More recently, Justice Watts in the Family Court of Australia referred two Queensland surrogacy cases to the Director of Public Prosecutions with respect to contraventions of the extraterritorial provisions of the former Surrogate Parenthood Act 1988 (Qld). The first case, Dudley & Anor v Chedi,24 concerned an application for parentage of two boys born in August 2009 through surrogacy in Thailand. The boys were conceived using Mr Dudley’s sperm and donated eggs, and were carried to term by a Thai surrogate. The second case, Findlay & Anor v Punyawong,25 was an application to the Family Court by Mr Findlay and Ms Adrei to have equal shared parental responsibility for two children born in Thailand in January 2011, pursuant to a surrogacy arrangement. Like in Dudley, the surrogacy arrangement involved Mr Findlay providing his sperm to be used with eggs donated by an egg donor with the resulting embryo carried to term by a Thai surrogate mother. In each case it was reported that the egg donor was unknown and was not a party to the proceedings. Each Thai birth certificate showed the name of the father – Mr Dudley and Mr Findlay as applicable – and the name of the surrogate mother as the parents of the children.

In each case, the applicants applied to the Family Court for orders under the Family Law Act 1975 (Cth) for parental responsibility and for the children to live with them at their home in Queensland. The applicants required the said orders to assist them to apply for Australian citizenship for the children. Each surrogate mother consented to the orders being sought by the applicants. In each case, the Court examined whether the orders sought by the applicants were in the children’s best interests and made orders for the children to live with the applicants and for the applicants to have equal shared parental responsibility for making decisions about both long-term and day-to-day issues in respect of the children.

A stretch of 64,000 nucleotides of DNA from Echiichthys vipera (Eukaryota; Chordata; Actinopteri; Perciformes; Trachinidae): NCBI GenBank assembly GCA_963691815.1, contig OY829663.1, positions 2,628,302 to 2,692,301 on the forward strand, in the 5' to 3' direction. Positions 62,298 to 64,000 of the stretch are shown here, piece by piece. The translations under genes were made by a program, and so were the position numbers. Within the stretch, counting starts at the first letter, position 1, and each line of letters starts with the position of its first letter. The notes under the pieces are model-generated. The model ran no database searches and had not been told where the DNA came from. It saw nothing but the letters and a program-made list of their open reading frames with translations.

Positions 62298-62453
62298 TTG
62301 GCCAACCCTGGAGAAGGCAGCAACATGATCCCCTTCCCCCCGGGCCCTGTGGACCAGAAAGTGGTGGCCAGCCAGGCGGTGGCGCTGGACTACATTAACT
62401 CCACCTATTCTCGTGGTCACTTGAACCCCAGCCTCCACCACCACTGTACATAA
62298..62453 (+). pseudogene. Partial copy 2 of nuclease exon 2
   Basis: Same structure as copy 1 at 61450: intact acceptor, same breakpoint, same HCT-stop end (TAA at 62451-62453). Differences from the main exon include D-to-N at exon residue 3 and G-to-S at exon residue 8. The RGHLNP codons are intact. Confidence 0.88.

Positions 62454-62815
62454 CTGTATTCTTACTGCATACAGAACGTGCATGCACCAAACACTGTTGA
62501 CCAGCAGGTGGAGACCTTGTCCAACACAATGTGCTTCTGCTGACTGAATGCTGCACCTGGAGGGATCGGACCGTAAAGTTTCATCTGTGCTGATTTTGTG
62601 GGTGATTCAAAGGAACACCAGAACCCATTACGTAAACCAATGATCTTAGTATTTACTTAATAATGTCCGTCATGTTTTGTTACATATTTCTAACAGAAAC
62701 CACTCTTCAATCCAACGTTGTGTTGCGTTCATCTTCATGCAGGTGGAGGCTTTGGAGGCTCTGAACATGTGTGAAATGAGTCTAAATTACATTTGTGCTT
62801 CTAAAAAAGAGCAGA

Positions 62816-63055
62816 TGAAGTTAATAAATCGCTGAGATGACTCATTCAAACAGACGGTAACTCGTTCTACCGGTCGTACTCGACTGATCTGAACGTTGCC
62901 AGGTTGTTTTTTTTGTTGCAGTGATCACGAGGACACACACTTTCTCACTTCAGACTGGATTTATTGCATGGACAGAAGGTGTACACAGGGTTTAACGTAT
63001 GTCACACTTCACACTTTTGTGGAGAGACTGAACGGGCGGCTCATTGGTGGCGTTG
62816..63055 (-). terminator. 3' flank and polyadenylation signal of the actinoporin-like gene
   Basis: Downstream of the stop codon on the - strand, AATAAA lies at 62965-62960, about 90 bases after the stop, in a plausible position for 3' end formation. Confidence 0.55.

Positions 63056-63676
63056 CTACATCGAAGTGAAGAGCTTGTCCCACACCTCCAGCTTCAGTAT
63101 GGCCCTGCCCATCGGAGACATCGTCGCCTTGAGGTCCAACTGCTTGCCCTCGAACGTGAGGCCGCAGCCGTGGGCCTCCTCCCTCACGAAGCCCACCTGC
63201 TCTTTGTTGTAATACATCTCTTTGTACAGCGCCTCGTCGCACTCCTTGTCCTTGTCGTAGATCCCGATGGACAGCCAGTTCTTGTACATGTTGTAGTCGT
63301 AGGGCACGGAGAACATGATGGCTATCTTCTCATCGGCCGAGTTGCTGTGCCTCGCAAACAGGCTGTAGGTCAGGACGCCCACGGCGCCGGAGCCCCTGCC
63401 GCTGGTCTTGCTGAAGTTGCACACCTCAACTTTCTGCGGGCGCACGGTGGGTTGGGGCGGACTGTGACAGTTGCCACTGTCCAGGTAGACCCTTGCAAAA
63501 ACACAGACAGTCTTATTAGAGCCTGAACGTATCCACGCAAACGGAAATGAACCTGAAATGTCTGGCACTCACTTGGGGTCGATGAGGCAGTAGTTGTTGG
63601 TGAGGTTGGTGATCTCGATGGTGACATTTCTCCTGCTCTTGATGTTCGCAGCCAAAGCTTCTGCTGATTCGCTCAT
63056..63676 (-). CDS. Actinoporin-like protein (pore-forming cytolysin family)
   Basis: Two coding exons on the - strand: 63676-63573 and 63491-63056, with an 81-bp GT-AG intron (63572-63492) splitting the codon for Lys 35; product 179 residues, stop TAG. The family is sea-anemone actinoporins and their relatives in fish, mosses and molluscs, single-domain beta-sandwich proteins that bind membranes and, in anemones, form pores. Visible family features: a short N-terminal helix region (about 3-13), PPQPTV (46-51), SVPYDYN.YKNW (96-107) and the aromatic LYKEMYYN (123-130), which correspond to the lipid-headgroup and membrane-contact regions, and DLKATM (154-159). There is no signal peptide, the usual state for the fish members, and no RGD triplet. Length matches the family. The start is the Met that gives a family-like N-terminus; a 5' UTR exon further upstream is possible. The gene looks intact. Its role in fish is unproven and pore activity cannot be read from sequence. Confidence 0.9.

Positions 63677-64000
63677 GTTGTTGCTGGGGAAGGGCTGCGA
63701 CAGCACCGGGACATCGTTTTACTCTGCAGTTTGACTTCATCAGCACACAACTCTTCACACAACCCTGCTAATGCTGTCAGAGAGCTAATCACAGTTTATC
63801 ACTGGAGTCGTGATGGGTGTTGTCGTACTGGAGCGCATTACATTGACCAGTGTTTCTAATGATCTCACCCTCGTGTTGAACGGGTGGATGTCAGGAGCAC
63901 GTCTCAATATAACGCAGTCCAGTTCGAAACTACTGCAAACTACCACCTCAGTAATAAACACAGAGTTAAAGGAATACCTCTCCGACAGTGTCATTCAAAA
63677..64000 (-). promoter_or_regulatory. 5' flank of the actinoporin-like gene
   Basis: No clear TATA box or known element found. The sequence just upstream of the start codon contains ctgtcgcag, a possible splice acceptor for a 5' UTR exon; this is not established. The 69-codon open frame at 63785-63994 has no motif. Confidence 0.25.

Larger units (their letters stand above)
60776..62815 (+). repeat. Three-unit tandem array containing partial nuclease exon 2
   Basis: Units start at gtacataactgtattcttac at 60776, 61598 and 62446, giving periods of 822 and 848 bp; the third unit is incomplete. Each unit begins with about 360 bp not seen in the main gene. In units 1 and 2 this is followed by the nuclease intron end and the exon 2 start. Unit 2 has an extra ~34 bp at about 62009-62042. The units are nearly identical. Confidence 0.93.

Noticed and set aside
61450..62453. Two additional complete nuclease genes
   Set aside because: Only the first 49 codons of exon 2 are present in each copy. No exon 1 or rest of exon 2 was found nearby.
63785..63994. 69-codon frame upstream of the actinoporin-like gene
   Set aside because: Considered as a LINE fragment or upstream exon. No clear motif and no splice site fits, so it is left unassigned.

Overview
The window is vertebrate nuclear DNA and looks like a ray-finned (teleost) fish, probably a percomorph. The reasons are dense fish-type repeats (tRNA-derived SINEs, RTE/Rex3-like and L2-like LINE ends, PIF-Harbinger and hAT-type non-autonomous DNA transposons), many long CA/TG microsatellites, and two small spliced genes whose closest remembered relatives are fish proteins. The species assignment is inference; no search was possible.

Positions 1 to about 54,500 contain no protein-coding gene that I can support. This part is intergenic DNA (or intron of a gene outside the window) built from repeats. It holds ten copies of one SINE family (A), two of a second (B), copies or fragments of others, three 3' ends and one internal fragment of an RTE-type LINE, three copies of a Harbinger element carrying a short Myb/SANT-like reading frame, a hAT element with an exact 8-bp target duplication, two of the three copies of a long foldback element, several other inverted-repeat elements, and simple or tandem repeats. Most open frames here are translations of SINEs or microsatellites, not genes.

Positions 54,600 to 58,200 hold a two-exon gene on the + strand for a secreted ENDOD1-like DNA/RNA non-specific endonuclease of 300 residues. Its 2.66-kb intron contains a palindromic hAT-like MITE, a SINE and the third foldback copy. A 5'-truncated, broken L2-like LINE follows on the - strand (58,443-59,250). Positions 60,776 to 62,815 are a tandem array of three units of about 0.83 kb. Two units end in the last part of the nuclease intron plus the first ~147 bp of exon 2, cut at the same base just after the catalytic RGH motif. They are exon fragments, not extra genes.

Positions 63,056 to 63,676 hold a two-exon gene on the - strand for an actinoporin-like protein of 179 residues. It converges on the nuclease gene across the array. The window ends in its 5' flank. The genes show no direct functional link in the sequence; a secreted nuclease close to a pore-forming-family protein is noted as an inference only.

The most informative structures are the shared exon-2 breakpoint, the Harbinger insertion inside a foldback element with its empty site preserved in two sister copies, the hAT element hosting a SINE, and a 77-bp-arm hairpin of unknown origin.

In both cases, the Australians travelling to Thailand were Queensland residents and, at the time the children were conceived (prior to 1 June 2010), had committed an illegal act under the Surrogate Parenthood Act 1988 then in force. The Court made an additional order that a copy of the judgment be provided to the Office of the Director of Public Prosecutions, Queensland for consideration of whether a prosecution should be instituted against the applicants under section 3 of the Surrogate Parenthood Act 1988 (Qld). In the final paragraph in Dudley at [32] (and in similar words in Findlay at [32]) Justice Watts stated:

It appears that what the applicants have done in this case is illegal. I would direct the Registrar to send a copy of the judgment to the Office of the Director of Public Prosecutions, Queensland for consideration of whether a prosecution should be instituted against the applicants under s 3 Surrogate Parenthood Act 1988 (Qld) and if requested, the Registrar is to supply any document on the court file to the Office of the Director of Public Prosecutions.

There have been no resulting prosecutions.

The ongoing absence of any prosecution supports the view that the Australian laws are an exercise in pure symbolism. Of course this observation does not deny that even where laws are symbolic in application, symbolism can cause great harm.26 For example, symbolism often uses pejorative language,27 which not only results in immediate frustration and disappointment for those individuals who wish to use commercial surrogacy but casts people who evade the extraterritorial laws through travel as morally degenerate and even a national threat.28